Touring motorcycles are characterised by wind protection for the rider (in the form of a fairing or windscreen) and the ability to carry some amount of luggage (usually in the form of panniers and/or a topbox mounted towards the rear of the motorcycle). Although any motorcycle can be so equipped and used to tour with, specialised touring motorcycles such as the Honda Goldwing have become increasingly popular. Sport tourers are a hybrid form between sporting bikes and tourers and allow long-distance riding at higher speeds - the first example of this type of motorcycle was the BMW R100RS. Another hybrid is the custom tourer, which combines cruiser and tourer characteristics - the original form of this type is the Harley-Davidson Electra-Glide.
Also known as the "naked" bike, this is the basic form of the motorcycle. No longer as popular as in earlier days, when this was the only form of motorcycle commercially available. This style of motorcycle is however seeing a resurgence as at the end of 2000, with many manufacurers releasing new models with minimal fairings.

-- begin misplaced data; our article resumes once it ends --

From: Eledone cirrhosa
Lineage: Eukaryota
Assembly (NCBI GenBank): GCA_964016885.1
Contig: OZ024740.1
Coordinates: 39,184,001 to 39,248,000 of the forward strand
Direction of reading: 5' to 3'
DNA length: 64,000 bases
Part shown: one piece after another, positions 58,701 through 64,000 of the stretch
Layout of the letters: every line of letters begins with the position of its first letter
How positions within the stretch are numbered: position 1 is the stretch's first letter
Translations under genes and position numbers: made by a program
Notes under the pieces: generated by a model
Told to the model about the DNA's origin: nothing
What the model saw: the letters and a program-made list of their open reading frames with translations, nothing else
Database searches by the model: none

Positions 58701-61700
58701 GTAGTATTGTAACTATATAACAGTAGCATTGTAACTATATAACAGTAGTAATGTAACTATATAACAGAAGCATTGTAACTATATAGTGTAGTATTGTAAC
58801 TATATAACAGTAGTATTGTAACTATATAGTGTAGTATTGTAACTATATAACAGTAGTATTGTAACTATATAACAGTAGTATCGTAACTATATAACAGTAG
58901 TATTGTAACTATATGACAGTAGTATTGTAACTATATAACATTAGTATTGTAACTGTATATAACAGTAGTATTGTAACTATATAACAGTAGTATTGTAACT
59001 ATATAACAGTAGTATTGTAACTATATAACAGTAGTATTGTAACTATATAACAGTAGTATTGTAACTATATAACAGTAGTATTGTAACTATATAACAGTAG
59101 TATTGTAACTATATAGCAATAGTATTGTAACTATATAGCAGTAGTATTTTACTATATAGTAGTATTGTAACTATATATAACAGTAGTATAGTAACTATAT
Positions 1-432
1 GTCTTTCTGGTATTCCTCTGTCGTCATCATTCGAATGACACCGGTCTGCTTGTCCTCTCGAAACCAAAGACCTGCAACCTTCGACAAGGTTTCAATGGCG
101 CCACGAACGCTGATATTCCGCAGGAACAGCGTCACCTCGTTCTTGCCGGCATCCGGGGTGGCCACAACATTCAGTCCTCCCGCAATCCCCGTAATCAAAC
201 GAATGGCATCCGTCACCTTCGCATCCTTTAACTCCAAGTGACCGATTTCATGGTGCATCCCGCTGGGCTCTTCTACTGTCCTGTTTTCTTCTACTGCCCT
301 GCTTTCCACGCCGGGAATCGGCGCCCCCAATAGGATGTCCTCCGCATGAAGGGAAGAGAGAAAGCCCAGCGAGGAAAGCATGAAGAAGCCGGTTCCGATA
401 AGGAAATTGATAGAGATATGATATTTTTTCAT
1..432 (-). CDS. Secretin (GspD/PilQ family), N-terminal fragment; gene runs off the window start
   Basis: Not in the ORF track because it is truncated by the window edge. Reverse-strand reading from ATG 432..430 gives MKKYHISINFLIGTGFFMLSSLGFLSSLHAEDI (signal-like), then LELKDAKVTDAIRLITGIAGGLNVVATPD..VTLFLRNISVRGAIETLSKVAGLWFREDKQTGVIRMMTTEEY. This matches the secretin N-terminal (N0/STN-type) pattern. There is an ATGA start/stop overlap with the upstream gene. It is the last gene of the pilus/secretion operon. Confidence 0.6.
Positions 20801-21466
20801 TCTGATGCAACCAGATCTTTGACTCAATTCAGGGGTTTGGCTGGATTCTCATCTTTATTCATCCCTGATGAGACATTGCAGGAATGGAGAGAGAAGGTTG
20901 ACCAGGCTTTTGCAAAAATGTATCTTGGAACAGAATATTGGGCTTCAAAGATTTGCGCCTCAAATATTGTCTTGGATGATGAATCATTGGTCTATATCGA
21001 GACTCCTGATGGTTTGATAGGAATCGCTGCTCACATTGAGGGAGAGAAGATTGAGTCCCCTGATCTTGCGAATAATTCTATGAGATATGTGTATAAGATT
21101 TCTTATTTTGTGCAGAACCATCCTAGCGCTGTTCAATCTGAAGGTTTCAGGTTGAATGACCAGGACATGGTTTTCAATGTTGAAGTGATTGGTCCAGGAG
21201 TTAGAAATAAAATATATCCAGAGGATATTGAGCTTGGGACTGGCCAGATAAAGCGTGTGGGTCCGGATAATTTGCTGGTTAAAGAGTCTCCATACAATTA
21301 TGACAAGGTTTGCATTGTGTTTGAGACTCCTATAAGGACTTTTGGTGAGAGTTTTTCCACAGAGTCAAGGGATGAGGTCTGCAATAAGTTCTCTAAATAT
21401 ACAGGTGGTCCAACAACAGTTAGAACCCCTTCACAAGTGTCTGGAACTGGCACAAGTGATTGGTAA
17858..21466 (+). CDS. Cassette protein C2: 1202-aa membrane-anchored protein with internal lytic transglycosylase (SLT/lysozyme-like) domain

Scooters are similar to motorcycles and are also designed for being ridden on the road. They are characterized by small wheels, small (generally less than 125cc) engines, and a step-through configuration allowing the rider to ride with both feet on a running-board and knees together.
The moped is a hybrid between the bicycle and the motorcycle, being equipped with an engine (usually a small two-stroke engine, but occasionally an electric motor) and a bicycle drivetrain, and motive power can be supplied by the engine, the rider, or both.
Off-road motorcycles are motorcycles designed for being ridden in rougher terrain. They are also known as "dirt bikes" and "trail bikes". An off-road motorcycle will typically have suspension with more travel than a road bike, higher ground clearance and hence a higher centre of gravity, and a small (less than 500cc) single cylinder motor.
Competitive dirt bikes are optimized for speed trials, enduro (long distance racing), hill climbing, or timed-trials. Some authorities think that the competition that best reflects real-life needs is the timed trials, because they require a balance of maneuverability, speed, light weight and reliability.